Sophie was blessed and burdened by being a 'faculty kid'. She started Prep the same day that her sister started Yr 7 and I started teaching at Mortlake College. By the time she was in Year 5, her step father had joined the staff as well and for 3 years she spent more than half of each day being taught by one of us. When your parents are teachers at your school there's nowhere to hide. If you stuff up then they hear about it pretty quickly! On the other hand, there's always someone to cheer for you at the sports, to watch you in the school play and get you some lunch when you leave yours at home.
When Soph made the state netball team, we toyed with the idea of her going away to school for awhile. We had some pretty lucrative offers from independent schools in the city looking to add her success to their honour boards and since we were traveling over 500kms a week for training it seemed like a possible solution. In the end though we knew that no school could offer the same, individualised program that ours could and above all, we valued having her at home with us more than anything else. Kids are grown and gone so quickly and you never get back that precious time with them once they're grown so we kept her with us. As a result, she combined the training and travel with her study, right through to the end of year 12. I'll always be grateful we made that decision because the conversations we had during that stressful, teenage time helped to forge the bond we have now. We spent a lot of time discussing novels and practising formulae in the car so it was also kind of an enforced study space and I guess her 96+ ENTER score was proof that multi tasking in year 12 is not only possible but also a good way to keep yourself organised and focused.
After a gap year to help earn her own way, Sophie eased into independence at Melbourne Uni by spending two years on res at St Hildas (giving her the boarding school experience we'd denied her earlier ;-) and then jumped headlong into life by taking an exchange semester to UT in Austin, TX. What a great learning experience for her and a fabulous excuse for us to go and visit.
And now she's a fully fledged Media Communicator working in the industry as an Events Assistant and looking forward to adding a teaching degree next year. While I'm not entirely sure about her entering the 'family business', I know she'll be a great teacher and I'm glad she's discovered that the glitz of the media world is nothing compared to chance to enrich the future of generations to come.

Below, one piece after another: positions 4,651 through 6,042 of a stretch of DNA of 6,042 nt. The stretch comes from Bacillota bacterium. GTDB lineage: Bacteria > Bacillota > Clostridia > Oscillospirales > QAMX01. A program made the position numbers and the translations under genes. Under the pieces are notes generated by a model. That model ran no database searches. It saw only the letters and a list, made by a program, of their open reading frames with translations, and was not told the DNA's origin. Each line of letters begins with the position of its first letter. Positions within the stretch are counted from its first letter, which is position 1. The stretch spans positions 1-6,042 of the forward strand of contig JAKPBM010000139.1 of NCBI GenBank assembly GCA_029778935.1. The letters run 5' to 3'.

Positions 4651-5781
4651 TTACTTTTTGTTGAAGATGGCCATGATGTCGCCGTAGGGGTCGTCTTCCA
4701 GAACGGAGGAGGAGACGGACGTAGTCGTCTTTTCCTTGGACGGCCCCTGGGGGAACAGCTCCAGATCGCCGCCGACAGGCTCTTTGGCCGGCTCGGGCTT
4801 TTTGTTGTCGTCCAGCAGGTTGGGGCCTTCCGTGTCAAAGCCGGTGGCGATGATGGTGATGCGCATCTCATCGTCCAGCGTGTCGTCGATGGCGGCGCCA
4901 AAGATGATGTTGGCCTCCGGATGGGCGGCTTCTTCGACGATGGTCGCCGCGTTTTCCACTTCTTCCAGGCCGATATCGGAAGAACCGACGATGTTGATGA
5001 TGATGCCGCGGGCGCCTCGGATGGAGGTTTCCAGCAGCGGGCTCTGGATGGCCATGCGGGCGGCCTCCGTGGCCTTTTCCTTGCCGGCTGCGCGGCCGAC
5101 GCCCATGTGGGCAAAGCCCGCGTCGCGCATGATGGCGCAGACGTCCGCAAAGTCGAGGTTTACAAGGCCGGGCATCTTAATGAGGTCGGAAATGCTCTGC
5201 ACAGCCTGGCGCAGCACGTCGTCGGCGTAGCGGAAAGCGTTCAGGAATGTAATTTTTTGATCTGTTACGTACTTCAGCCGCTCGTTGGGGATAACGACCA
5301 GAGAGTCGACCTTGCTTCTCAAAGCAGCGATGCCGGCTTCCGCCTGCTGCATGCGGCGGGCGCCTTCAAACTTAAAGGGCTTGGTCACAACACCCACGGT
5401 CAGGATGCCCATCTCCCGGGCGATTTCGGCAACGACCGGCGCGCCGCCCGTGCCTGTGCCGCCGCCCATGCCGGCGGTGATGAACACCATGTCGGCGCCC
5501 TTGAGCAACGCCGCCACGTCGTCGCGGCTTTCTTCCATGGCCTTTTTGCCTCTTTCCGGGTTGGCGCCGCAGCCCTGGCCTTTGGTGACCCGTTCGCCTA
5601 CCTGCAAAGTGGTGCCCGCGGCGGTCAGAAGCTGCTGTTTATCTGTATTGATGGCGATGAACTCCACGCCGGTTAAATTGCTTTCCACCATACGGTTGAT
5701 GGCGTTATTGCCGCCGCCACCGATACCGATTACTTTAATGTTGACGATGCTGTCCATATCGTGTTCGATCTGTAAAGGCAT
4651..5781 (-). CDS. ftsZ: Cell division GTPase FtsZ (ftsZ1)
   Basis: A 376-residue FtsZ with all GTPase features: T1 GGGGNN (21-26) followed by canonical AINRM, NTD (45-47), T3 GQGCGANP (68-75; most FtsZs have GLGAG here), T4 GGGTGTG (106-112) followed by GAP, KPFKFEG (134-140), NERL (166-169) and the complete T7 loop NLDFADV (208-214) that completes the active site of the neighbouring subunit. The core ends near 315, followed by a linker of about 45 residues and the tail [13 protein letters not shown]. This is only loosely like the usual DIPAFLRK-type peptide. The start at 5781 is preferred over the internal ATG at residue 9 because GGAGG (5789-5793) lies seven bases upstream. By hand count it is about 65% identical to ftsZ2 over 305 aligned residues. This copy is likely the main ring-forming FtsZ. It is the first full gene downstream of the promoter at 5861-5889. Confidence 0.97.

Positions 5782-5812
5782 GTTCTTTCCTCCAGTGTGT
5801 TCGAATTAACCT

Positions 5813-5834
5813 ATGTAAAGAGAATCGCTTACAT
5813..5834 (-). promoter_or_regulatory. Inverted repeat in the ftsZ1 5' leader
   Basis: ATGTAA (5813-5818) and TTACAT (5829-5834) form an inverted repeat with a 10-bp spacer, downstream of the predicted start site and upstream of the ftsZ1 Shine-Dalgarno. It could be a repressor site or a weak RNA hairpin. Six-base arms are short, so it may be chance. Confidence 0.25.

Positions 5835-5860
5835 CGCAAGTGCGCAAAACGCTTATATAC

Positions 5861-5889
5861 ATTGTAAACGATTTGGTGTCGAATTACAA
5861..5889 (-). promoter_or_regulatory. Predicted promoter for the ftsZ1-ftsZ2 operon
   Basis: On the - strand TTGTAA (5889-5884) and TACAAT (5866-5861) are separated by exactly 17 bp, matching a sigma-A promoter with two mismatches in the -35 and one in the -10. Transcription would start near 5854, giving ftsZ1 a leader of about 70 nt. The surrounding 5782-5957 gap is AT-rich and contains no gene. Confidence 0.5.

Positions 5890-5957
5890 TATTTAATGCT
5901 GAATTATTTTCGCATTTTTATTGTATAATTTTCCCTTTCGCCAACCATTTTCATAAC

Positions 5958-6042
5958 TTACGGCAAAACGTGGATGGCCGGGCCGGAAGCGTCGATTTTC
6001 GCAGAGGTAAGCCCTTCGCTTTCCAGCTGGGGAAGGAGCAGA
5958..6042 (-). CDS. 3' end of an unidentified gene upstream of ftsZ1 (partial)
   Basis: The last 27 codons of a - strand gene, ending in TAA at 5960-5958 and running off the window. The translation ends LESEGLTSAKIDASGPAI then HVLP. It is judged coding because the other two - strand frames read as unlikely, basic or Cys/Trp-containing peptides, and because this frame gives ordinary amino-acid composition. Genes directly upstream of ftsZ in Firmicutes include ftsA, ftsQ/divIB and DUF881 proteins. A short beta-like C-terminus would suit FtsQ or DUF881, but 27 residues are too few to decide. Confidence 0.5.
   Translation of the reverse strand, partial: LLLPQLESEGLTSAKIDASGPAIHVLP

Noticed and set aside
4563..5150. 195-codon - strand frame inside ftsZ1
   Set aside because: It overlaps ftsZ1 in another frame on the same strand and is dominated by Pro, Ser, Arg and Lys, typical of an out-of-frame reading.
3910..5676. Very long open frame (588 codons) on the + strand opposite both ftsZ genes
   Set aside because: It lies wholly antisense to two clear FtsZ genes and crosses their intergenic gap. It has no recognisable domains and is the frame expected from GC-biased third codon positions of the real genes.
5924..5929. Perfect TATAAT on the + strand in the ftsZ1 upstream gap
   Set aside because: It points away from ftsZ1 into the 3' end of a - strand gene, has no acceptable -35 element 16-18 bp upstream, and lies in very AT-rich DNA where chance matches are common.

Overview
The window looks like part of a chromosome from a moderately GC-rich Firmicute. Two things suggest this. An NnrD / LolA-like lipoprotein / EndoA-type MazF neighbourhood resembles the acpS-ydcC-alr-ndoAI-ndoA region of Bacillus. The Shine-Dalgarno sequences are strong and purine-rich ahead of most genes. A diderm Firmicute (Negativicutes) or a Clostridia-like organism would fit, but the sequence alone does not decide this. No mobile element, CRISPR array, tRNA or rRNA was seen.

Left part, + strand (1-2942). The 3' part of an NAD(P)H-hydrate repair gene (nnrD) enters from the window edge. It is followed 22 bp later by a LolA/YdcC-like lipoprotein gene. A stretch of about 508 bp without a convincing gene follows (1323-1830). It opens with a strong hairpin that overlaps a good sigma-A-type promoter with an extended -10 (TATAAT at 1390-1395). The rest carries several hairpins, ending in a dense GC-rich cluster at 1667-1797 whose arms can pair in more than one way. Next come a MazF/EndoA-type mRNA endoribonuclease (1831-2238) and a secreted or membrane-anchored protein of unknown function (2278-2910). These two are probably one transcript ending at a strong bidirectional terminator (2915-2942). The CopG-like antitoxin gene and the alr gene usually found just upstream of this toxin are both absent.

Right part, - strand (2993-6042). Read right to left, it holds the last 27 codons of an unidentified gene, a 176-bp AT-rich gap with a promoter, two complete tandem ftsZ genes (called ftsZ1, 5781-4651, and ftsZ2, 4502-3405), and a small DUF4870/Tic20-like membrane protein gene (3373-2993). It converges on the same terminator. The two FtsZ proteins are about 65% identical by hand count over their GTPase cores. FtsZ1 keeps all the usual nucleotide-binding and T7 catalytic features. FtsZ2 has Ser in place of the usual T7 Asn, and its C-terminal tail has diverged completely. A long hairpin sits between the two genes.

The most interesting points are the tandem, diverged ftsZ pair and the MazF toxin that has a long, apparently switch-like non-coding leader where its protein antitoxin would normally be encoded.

Graduations are pretty boring occasions. You pay a fortune to hire the regalia, then you sit through name after name, pretending polite applause until your hands go red, waiting for your own graduand to have their 30 secs of spotlight. I wish I'd been rude enough to have my phone out though because both the guest speaker and the valedictorian made some excellent points. If I'd had my phone out I would have recorded them or at least made notes but I was trying to be technologically pc and 'live in the moment'. Consequently I can't remember the exact words but the valedictorian spoke about the worth of the Arts degrees that Saturday's group were receiving. She said that an Arts degree is an investment in learning about yourself and your place in the world and indeed, about the world itself. It's about learning to appreciate and discover things about the world and how the people who inhabit it connect with each other and their environment. We've made plenty of the 'fries with that' jokes about Sophie's Arts degree but the truth is that she hasn't been unemployed at anytime since she left school. That's because she has a great work ethic (and stingy parents who insisted that if she wanted to travel the world as a student then she'd have to pay for it herself!). It's also because she does have a desire to learn about herself and how she connects with the rest of the world and I think the future of the world depends on more people knowing that.
So well done to Soph and on her behalf, thank you to all the teachers who have inspired, motivated, goaded, annoyed and at times, bored her into reaching this academic milestone. Her sister who taught her to read before she went to school, her kinder teacher Andrea who nurtured Sophie's problem solving ability by letting her play endlessly with jigsaws when everyone else was at the play doh. All her teachers at Mortlake College but especially; Mrs Goddard, who in Prep let Sophie sort her earring collection and chased her down the corridor when she was screaming to stay with me. Kerry Talbot who taught her to have fun and write naughty poems, Kath who taught her to sing despite her genetic disability with pitch. Lyle, who allowed her to try on so many different characters, Jackie who instilled an understanding of kitchen clean up and taught her to make great coffee and muffins thereby ensuring she would always be valued in the hospitality industry. Geoff who taught her that girls can be good at Maths, Earl Carter who polished her manners and encouraged her to respect herself and reach for the stars and Jane Boyle who role modeled female leadership at it's best. Thank you to her friends from school and netball and university and Texas and the workplace.
Every one of you has added something to the sum of the whole.